The Infinite Box of Legos
Growing up, I thought of language as an infinite box of Legos, captivating potential for boundless creation. Today, stories and storytelling remain as perfectly suited to my nature and interests as they were at ten months, when calling for “more books” was my constant refrain, or at ten years, when spinning epic tales was my favorite pastime. My abiding belief in the power of narrative to heal and educate informs my vision for future scholarship and service.
My own “story” grew within the context of my mother’s inspiring passion for literature. To me, “mom” will always signify a fellow traveler in the infinite realm of books. Barely able to walk herself, my mom read to me constantly, instilling in me a zeal for stories long before I could grasp the vital importance of language and reading in her life. In my earliest memories, I am nestled with my mom amongst heaps of library books, legs flopping off the couch, head resting in her lap, her voice transporting us across oceans of tales. In stories, we travelled unhindered by the reality of her physical disability. My identity as a reader and writer is rooted in our shared refuge in literature as an alternative form of mobility.
At seventeen, I am now the same age my mom was when a traumatic injury left her bedridden, disabled for life. As I excitedly anticipate the next stage of my life, I am acutely aware that she “attended” college from her childhood bed. Incapacitated by pain and unable to sit in her wheelchair for the duration of class, she listened to lectures, wrote papers, and took exams from home. My mom’s determination to fully engage in life despite suffering such devastating loss at a young age has indelibly influenced who I am and what I value. My kindness and empathy, passion for learning, deep personal motivation, and above all, my literary mind are strengths fostered by the force of her unwavering love. The personal and intellectual gifts my mom has given me are now mine to reciprocate in service to others.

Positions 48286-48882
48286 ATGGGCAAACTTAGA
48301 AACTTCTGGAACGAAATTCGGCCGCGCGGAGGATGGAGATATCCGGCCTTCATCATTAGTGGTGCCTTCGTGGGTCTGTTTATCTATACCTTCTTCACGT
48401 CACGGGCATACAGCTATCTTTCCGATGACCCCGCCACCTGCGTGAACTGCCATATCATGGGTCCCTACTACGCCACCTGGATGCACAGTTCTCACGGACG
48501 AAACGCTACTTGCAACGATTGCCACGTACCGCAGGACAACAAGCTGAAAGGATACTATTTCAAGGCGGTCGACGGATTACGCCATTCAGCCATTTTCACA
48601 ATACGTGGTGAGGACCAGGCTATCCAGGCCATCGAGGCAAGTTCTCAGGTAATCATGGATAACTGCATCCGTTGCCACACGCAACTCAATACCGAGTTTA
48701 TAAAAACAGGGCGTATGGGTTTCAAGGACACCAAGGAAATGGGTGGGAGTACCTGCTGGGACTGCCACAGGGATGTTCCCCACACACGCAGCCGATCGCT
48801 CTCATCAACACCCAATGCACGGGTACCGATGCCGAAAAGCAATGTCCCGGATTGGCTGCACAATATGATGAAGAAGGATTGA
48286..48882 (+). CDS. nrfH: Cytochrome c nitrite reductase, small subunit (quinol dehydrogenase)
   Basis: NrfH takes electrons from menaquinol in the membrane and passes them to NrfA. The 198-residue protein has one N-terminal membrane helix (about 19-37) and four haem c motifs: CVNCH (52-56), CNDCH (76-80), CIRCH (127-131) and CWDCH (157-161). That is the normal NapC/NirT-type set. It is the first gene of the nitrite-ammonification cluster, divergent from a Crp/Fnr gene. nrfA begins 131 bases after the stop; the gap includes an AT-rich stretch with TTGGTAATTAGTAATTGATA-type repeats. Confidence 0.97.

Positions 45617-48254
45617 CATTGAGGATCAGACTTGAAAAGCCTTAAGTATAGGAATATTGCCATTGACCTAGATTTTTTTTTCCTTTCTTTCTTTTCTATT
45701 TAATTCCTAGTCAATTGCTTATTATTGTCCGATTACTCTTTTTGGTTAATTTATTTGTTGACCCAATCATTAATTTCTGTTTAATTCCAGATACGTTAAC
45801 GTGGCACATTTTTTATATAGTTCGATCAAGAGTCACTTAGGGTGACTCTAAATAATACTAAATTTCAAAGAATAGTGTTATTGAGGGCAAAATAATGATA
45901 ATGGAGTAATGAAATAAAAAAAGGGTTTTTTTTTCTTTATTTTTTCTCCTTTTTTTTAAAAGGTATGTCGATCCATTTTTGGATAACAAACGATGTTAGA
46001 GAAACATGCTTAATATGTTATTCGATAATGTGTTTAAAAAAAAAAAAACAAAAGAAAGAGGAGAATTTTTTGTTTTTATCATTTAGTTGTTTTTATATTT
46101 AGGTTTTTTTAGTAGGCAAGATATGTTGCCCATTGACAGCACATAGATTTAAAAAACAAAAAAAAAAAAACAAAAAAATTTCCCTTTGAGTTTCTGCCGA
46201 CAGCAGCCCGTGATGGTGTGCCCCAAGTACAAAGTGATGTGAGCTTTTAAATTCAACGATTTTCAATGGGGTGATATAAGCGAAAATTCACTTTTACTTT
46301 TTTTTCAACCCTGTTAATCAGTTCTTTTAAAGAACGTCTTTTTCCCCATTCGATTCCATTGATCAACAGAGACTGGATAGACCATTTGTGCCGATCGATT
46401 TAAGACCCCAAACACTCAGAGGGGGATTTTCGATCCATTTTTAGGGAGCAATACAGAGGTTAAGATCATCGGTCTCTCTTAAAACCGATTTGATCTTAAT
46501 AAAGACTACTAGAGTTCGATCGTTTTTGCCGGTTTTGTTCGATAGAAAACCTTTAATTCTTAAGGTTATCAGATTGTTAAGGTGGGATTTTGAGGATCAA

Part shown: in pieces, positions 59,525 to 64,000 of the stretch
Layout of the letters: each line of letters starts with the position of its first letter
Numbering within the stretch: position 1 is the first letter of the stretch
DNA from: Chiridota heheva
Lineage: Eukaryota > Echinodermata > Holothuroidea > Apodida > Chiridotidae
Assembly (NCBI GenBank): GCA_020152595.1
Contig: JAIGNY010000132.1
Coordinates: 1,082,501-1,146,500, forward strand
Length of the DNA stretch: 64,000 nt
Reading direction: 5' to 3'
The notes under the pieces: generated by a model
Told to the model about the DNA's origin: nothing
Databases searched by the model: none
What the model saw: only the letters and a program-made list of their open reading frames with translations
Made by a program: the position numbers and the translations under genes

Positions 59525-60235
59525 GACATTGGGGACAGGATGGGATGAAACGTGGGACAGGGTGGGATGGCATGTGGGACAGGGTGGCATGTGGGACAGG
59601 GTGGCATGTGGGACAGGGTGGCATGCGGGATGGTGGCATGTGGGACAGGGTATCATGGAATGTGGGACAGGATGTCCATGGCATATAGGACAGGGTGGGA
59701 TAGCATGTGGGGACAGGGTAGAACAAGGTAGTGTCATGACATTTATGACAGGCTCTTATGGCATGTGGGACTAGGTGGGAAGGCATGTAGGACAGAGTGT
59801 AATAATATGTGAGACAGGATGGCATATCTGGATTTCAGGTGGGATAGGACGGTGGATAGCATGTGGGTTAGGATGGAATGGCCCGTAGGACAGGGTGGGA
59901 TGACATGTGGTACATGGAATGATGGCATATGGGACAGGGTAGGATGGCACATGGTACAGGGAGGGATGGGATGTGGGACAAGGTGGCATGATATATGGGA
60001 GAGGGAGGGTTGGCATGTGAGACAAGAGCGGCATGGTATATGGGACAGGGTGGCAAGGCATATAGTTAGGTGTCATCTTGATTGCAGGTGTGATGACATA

I spent three summers teaching language and reading skills to preschool age children as a volunteer mentor with “Community Reading Buddies,” a program dedicated to early education. Last summer, I worked as an intern with the Aspire Education Project, a non-profit that promotes children’s literacy in low-income areas of Oakland and Alameda County. I cherish connecting with my youngest students; every word we sound out, rhyme scheme we discover, and counting game we play, counts. For children who grow up without the support they need, who go home to find not a single book, nor space to dream, early literacy programs can make a difference. I do not measure my students’ progress by the number of words they recognize or letters they correctly form, but by the sparkle in their eyes when asked to pick out a book to share. This summer, my heart leapt when Mia, an often-uninterested five year old, excitedly jumped up to choose the book that she wanted to read. Mia had taken an important step on a path towards finding joy and adventure in reading. I will continue to share the transformative possibilities of literature beyond the realm of academics by working for social justice and with low-income children to promote equality in education.
As an avid student of literature, history, and the arts, I hope to pursue my interest in narrative forms in a range of disciplines. The optimism and positive social change enabled by sharing our stories inspires me as a critical thinker, community member and friend. The narratives we find significant, both the long told and yet to be revealed, the personal and communal, bind us to ourselves and to others. I am eager for new opportunities to create meaningful connections between my academic pursuits in college and my passion for the human story.